Monday, January 3, 2011

Michelangelo's dream

An exhibition has opened in London that no dreamer - or lover of Renaissance art - within range will want to miss. It features a series of drawings that Michelangelo created for a younger man he admired. They are on display at the Courtauld Institute Gallery until May 16.

The centerpiece is Michelangelo's Il Sogno ("The Dream"), bequeathed to the gallery in 1978.

It depicts a naked young man, thought to represent Tommasso de Cavalieri, the artist's adolescent inamorato, being roused from sleep into dreaming by a winged spirit. This beautifully captures the essence of how in dreaming, we wake up.

A beautiful naked youth is perched on an open-fronted box. He leans back against the sphere of the world. Inside the box are theatrical masks, suggesting a variety of pleasures and guises. In a bow to the beliefs and allegorical tastes of the age, figures in the background represent six of the seven deadly sins – Gluttony, Lechery, Avarice, Wrath, Envy and Sloth. This might lead us to suppose that the central figure represents Prude, being awakened from his state of delusion by the winged angel swooping down from above.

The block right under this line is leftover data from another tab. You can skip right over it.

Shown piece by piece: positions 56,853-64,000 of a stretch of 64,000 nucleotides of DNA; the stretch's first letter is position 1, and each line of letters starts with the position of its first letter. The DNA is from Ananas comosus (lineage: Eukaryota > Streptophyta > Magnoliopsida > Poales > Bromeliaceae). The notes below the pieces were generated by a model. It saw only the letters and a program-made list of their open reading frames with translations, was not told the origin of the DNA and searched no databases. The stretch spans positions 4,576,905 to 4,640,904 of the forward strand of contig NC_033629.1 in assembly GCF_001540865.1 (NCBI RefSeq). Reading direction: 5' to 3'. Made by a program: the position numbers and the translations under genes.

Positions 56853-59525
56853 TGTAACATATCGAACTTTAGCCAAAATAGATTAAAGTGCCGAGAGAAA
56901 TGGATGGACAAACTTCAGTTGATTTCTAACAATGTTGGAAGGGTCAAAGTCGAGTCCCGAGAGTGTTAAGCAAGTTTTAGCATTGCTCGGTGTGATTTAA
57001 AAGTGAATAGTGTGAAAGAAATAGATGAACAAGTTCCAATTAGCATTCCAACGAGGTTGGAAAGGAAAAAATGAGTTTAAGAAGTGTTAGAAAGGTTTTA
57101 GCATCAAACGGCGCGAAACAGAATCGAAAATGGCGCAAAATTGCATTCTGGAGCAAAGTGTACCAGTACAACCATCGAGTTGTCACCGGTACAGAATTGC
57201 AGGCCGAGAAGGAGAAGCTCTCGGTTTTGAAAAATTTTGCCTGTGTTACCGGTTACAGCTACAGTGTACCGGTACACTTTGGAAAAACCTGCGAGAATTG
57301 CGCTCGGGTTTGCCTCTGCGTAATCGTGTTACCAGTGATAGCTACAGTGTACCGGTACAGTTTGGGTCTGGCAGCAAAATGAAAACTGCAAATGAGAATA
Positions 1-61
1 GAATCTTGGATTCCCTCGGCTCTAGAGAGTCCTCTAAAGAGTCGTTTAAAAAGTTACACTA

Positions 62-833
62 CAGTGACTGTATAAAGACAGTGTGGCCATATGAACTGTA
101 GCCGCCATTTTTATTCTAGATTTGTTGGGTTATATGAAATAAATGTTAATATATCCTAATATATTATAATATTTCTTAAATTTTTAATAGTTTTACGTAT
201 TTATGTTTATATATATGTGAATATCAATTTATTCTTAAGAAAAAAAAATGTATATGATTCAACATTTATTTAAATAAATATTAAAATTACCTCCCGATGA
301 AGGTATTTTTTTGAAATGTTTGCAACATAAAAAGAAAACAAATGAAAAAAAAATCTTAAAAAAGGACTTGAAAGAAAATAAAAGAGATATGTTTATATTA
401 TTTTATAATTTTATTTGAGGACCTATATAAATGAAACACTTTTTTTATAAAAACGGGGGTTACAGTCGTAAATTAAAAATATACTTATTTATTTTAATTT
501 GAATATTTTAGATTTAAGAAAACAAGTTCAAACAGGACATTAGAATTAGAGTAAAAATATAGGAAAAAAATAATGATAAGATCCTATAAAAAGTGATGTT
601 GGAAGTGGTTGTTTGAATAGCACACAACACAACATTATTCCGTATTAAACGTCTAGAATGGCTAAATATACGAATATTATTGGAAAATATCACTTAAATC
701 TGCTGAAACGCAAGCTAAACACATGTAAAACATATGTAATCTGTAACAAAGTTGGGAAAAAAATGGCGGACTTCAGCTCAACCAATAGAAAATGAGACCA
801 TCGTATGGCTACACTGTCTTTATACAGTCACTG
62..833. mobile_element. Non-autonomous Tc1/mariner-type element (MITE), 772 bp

But there's a lot going on behind the surface allegory. This is a very sexy picture. A man and woman are depicted in sexual embrace, the man's organ exposed, An other couple, only partially dressed, are kissing, with the woman on top. The artist included a huge erect phallus held by a hand emerging from the clouds. Someone who once owned this drawing made an effort to erase the penises. In the Courtauld exhibition, their prominence is made clear by a print made from the original drawing.

Study these pictures, and you'll understand why Michelangelo insisted that drawing is "the fount and body of painting and sculpture and architecture and of every other kind of painting and the root of all sciences."

Michelangelo was a poet and writer as well as an artist, and his drawings are interspersed with many lines in his fine calligraphic hand. One of his poems speaks to the source of creation, as to God, with wonderful truth and passion:

Signor, nell´ore streme, stendi ver´me le tue pietose braccia, tomm´a me stesso e famm´ un che ti piaccia

"Lord, in my hour of need, hold out thy compassionate arms to me, take me from myself and make of me one pleasing to thee."

1 comment:

nina said...
This comment has been removed by the author.